Topics in Photographic Preservation 1995, Volume 6, Article 8 (pp. 111-111)

Sealed Packages

Hugh Phibbs

Frequently exhibition or curatorial needs call for a work of art to be sealed in its frame to protect it from possible variations in the moisture content of its environment. One option for creating a sealed package for matted works of art consists of the following:

The edges of the glazing must first be softened with a file for acrylic or sharpening stone for glass. A strip of 1/4″-wide 415 adhesive should be applied to the sides of the glazing, and folded around and pressed onto the front edges. A sheet of Marvelseal, larger than the whole package, should then be placed under the package and folded onto the 415 on the sides and front edges of the previously cleaned glazing. A heating iron is then used to bond the polyethylene on the inside of the Marvelseal to the 415. When a bond is achieved, the Marvelseal will turn matte and wrinkled and cease to be shiny. Corners can be trimmed down to a small overlap and tacked down with the iron.

If the edges of the art are not near the edges of the mat, they should not receive much heat. The excess Marvelseal should be trimmed so that the portion on the front of the glazing will hide under the rabbet of the frame to be used. If the sealing is to be kept in place for an extended period, a thin strip of cobalt salt humidity indicator card can be affixes to the edge of the window mat so that it will be under the Marvelseal and hidden by the lip of the frame unless someone who is monitoring the condition of the package looks hard at an oblique angle to observe it.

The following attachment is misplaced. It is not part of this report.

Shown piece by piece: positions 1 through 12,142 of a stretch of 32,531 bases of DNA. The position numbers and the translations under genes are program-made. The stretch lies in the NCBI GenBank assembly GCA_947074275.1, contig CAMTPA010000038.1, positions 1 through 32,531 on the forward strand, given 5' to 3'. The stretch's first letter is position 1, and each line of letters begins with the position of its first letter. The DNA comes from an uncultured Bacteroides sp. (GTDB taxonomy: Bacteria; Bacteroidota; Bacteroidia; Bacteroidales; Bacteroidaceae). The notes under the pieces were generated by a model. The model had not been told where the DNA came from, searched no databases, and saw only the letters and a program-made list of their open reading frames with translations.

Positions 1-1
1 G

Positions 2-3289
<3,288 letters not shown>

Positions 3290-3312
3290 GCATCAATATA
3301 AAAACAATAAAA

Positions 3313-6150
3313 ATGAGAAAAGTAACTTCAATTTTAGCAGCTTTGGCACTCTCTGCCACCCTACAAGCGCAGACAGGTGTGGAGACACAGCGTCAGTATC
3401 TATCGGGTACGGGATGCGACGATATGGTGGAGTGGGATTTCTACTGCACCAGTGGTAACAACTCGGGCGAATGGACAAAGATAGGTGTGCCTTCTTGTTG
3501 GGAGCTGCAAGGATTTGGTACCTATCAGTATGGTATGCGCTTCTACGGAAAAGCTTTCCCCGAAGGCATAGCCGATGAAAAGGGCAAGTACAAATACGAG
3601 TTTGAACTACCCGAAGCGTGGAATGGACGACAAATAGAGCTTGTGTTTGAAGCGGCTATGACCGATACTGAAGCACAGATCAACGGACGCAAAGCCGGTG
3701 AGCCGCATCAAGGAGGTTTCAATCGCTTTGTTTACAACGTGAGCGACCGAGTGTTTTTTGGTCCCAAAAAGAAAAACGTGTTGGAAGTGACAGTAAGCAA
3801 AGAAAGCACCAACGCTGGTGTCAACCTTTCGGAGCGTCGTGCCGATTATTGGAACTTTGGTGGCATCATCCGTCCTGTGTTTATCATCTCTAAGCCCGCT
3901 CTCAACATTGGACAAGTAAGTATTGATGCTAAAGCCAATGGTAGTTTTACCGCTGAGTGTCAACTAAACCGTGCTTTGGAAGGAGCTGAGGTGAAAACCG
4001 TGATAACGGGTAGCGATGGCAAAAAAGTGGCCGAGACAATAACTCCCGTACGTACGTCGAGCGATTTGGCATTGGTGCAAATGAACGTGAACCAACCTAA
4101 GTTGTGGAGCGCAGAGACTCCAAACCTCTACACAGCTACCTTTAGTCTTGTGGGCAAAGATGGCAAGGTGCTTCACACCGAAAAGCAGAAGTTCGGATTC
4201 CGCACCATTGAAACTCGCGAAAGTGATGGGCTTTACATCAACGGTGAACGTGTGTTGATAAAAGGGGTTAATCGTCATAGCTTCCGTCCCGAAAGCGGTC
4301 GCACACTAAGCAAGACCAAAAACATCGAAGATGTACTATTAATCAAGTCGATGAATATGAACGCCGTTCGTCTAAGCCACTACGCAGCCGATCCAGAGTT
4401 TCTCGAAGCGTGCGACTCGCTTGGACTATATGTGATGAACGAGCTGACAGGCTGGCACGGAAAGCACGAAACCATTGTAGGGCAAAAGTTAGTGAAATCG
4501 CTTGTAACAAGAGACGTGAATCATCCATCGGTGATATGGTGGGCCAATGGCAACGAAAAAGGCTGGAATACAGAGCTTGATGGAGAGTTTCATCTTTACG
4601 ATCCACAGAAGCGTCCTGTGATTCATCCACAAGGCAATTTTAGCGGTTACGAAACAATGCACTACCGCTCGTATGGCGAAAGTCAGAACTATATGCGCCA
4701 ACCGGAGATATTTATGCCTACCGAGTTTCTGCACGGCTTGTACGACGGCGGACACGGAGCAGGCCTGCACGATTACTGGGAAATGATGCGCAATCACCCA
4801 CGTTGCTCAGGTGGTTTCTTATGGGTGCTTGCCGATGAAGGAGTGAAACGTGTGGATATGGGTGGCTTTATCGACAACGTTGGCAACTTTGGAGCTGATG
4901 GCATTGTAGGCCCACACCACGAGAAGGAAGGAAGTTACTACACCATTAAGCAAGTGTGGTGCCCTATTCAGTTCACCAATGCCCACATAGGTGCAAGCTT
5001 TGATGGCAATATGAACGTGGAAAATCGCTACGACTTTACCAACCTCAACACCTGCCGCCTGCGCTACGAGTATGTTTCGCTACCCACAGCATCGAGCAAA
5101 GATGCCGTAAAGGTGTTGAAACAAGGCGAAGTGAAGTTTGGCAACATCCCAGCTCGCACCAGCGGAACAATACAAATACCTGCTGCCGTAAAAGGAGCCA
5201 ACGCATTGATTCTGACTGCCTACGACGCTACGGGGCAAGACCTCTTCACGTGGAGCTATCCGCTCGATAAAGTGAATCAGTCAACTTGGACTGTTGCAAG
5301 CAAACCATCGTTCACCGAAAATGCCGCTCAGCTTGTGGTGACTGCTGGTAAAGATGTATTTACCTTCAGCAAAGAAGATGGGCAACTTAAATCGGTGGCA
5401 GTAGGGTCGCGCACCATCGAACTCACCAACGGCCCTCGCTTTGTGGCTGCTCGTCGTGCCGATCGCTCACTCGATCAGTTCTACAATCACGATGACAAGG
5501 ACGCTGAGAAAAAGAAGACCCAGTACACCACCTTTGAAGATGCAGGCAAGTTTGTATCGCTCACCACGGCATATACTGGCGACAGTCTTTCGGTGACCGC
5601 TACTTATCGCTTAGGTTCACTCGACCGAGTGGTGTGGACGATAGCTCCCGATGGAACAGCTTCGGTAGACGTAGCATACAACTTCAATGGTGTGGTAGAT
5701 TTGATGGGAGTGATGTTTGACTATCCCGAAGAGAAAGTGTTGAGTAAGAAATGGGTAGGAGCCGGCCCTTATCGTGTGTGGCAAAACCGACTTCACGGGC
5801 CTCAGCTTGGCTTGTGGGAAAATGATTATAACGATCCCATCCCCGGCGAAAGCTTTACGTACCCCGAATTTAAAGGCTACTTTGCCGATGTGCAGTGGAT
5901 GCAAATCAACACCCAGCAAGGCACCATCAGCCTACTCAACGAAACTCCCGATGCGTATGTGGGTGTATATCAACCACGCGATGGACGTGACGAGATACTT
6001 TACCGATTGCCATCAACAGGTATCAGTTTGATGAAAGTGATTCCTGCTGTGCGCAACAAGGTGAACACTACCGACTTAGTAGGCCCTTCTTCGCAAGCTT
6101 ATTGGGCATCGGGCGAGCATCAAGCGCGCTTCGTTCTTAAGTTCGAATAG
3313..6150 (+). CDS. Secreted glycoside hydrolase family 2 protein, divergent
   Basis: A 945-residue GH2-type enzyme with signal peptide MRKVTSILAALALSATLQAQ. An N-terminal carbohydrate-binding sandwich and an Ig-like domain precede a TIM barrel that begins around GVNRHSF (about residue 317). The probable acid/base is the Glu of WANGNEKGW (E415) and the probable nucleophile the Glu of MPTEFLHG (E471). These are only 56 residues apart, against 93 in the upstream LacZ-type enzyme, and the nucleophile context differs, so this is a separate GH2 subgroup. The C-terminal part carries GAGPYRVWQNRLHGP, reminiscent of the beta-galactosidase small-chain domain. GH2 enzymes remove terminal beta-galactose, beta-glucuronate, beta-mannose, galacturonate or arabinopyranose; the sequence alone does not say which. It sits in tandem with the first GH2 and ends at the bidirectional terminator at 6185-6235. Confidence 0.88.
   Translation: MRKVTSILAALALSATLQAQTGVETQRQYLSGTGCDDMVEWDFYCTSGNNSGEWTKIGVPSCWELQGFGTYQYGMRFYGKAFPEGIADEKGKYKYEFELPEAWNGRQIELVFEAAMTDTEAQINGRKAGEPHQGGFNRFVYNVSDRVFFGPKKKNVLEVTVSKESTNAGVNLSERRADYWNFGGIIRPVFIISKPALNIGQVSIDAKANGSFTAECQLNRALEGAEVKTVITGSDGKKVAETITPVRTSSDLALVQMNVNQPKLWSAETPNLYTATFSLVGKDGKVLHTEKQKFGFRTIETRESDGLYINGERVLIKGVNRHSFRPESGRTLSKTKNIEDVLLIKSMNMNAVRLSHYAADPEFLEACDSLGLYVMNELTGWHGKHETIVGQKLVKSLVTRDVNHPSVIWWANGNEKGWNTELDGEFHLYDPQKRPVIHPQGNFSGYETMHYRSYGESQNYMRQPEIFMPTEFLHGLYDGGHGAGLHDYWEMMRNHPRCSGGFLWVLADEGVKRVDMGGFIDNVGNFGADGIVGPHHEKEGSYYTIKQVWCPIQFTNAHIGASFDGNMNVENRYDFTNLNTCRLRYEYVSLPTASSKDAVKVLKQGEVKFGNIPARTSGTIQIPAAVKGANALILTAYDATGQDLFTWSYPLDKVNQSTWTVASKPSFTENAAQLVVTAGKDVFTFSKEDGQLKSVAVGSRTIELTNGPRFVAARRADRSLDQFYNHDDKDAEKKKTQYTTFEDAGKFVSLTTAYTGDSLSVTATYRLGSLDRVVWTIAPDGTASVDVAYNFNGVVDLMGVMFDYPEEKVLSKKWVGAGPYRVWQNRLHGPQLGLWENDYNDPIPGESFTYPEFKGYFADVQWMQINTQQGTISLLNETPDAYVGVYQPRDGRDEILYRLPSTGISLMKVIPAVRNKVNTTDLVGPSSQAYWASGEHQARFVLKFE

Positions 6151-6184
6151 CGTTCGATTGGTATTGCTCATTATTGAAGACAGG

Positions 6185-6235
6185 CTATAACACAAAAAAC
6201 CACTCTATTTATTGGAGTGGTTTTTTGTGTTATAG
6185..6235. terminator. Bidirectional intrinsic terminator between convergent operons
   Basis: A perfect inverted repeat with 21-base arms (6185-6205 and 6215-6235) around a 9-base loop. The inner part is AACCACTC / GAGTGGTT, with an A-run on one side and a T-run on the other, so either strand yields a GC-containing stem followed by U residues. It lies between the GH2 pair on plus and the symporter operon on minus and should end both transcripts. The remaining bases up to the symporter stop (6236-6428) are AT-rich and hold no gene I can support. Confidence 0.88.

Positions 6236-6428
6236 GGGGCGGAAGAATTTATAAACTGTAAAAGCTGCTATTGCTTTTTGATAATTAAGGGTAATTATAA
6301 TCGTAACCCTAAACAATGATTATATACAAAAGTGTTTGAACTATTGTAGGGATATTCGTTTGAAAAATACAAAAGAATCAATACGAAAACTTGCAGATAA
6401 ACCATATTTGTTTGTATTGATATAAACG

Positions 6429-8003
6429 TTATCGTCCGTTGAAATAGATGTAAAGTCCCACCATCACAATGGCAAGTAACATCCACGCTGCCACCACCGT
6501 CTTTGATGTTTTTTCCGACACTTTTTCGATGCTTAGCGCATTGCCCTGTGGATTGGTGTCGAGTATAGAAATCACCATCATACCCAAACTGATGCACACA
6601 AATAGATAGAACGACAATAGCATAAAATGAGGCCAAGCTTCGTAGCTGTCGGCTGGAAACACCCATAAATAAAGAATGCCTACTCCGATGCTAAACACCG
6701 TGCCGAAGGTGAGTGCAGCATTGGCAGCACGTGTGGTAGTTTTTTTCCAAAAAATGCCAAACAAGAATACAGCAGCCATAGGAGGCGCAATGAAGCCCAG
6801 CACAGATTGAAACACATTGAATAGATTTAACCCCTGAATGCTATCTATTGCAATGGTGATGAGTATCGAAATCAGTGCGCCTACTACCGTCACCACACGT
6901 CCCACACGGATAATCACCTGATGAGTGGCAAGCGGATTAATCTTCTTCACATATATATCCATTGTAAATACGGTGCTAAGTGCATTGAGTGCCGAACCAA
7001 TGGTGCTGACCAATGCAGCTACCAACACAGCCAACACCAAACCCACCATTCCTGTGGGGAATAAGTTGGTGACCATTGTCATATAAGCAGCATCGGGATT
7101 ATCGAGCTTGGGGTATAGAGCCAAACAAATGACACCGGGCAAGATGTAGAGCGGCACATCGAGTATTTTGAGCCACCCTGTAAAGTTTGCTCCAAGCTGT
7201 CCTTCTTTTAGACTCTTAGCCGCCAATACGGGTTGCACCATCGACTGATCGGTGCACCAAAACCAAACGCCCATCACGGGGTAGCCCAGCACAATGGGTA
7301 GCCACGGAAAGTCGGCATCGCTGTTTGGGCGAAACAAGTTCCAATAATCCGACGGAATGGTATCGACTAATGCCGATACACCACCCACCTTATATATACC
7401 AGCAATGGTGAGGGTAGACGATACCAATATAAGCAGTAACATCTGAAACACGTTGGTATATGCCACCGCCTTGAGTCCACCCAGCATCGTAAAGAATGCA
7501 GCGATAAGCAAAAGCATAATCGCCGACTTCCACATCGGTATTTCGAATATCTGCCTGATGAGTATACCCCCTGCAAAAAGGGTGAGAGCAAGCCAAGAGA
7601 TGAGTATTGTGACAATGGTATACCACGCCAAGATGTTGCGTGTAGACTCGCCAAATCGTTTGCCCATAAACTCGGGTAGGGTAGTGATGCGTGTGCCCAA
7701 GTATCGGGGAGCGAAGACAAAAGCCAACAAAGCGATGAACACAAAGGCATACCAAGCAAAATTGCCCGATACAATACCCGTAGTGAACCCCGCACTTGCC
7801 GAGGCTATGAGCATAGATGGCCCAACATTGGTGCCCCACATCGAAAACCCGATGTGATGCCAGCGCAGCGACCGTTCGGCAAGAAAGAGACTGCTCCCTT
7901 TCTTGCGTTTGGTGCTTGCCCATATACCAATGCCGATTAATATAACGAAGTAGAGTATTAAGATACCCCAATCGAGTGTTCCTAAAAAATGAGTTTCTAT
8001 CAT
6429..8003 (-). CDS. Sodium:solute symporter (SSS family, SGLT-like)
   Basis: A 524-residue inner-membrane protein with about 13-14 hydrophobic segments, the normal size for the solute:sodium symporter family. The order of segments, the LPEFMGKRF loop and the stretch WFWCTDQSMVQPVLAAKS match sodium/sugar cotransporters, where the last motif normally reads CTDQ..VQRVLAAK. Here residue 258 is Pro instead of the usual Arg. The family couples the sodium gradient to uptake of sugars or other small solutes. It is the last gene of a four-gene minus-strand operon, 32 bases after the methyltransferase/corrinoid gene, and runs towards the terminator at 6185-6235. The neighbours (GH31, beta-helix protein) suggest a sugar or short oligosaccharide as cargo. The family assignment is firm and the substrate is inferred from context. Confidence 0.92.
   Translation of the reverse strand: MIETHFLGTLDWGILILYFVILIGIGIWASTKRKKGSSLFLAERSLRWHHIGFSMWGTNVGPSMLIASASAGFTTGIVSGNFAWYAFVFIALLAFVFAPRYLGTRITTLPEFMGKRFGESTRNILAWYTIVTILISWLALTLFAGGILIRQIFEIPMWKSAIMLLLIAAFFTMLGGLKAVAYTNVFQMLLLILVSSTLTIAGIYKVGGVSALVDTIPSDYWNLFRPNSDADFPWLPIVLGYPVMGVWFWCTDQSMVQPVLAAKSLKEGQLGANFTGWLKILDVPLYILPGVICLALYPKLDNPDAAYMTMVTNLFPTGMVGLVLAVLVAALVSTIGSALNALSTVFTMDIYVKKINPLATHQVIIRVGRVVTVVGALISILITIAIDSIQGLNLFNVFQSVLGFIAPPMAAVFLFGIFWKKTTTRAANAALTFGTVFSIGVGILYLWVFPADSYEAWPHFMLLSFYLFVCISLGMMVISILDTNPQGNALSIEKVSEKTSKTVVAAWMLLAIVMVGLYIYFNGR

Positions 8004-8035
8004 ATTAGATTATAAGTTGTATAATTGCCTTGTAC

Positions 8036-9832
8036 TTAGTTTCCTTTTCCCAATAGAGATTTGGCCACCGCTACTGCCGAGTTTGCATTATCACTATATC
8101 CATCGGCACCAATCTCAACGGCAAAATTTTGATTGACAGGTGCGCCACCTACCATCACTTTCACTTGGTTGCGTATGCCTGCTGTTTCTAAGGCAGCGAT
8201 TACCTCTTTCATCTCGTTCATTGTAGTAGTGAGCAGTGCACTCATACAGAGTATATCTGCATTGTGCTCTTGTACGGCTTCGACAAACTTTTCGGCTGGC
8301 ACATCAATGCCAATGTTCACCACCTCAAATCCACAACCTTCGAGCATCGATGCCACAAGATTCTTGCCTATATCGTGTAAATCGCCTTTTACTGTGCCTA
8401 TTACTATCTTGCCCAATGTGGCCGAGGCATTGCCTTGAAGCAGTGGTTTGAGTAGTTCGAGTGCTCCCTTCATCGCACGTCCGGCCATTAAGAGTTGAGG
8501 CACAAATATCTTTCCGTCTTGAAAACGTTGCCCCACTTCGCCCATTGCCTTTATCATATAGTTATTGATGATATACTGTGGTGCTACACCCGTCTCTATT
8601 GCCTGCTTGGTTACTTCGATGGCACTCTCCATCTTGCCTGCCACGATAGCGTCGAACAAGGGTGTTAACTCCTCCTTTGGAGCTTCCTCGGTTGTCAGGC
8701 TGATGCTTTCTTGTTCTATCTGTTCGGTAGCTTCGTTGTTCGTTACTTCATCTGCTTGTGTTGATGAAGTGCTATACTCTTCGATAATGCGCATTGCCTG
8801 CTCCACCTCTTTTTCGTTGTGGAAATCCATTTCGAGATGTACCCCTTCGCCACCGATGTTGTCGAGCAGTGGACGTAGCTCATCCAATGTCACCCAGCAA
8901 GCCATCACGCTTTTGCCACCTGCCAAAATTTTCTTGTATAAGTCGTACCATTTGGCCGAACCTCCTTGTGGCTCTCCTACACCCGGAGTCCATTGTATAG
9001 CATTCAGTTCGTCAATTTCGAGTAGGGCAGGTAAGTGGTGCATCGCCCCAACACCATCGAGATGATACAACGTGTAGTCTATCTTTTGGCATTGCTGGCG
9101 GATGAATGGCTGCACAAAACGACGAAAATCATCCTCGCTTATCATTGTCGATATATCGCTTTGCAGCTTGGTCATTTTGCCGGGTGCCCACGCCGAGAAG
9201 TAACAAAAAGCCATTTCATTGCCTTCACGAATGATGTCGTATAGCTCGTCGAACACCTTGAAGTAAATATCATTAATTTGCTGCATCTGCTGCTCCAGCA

If no heat can be used, the Marvelseal can be applied with its nylon side out and its polyethylene side cut-the reverse of the normal application. The nylon will stick well to the 415 without any heat, unlike the polyethylene. Here the corners can not be ironed shut as they were in the other package. Leave an excess of Marvelseal on the corners. When the edges are sealed, pull the excess at the corners around to the back of the package and tape it down. This package can not be expected to have as great a sealing capability as the heat-sealed package.

Hugh Phibbs is coordinator of preservation graphic services at the National Gallery of Art in Washington, DC.